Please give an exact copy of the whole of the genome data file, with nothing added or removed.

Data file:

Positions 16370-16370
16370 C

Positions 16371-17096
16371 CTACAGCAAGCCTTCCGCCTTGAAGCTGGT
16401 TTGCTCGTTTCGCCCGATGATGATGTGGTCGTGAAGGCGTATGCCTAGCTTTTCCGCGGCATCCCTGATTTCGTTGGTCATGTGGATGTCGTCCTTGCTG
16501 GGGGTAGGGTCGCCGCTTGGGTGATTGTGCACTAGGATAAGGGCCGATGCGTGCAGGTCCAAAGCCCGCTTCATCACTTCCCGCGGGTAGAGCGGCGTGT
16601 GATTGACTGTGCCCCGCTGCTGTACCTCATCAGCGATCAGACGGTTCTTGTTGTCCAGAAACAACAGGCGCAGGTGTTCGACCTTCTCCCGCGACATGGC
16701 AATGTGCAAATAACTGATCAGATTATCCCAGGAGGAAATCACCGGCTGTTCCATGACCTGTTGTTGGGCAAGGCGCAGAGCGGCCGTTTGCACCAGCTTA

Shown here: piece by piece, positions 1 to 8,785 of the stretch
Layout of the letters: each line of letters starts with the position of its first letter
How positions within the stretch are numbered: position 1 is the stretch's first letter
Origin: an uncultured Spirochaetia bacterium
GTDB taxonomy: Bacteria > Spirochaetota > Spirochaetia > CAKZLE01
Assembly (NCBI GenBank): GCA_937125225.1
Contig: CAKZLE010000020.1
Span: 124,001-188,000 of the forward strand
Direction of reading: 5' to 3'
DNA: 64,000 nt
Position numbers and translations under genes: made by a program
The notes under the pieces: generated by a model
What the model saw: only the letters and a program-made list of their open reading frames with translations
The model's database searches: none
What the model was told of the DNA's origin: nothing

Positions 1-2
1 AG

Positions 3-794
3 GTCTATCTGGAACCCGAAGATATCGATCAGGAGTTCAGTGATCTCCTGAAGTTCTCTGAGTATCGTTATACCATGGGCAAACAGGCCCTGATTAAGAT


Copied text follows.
Positions 16370-16370
16370 C

Positions 16371-17096
16371 CTACAGCAAGCCTTCCGCCTTGAAGCTGGT
16401 TTGCTCGTTTCGCCCGATGATGATGTGGTCGTGAAGGCGTATGCCTAGCTTTTCCGCGGCATCCCTGATTTCGTTGGTCATGTGGATGTCGTCCTTGCTG
16501 GGGGTAGGGTCGCCGCTTGGGTGATTGTGCACTAGGATAAGGGCCGATGCGTGCAGGTCCAAAGCCCGCTTCATCACTTCCCGCGGGTAGAGCGGCGTGT
16601 GATTGACTGTGCCCCGCTGCTGTACCTCATCAGCGATCAGACGGTTCTTGTTGTCCAGAAACAACAGGCGCAGGTGTTCGACCTTCTCCCGCGACATGGC
16701 AATGTGCAAATAACTGATCAGATTATCCCAGGAGGAAATCACCGGCTGTTCCATGACCTGTTGTTGGGCAAGGCGCAGAGCGGCCGTTTGCACCAGCTTA

Shown here: piece by piece, positions 1 to 8,785 of the stretch
Layout of the letters: each line of letters starts with the position of its first letter
How positions within the stretch are numbered: position 1 is the stretch's first letter
Origin: an uncultured Spirochaetia bacterium
GTDB taxonomy: Bacteria > Spirochaetota > Spirochaetia > CAKZLE01
Assembly (NCBI GenBank): GCA_937125225.1
Contig: CAKZLE010000020.1
Span: 124,001-188,000 of the forward strand
Direction of reading: 5' to 3'
DNA: 64,000 nt
Position numbers and translations under genes: made by a program
The notes under the pieces: generated by a model
What the model saw: only the letters and a program-made list of their open reading frames with translations
The model's database searches: none
What the model was told of the DNA's origin: nothing

Positions 1-2
1 AG

Positions 3-794
3 GTCTATCTGGAACCCGAAGATATCGATCAGGAGTTCAGTGATCTCCTGAAGTTCTCTGAGTATCGTTATACCATGGGCAAACAGGCCCTGATTAAGAT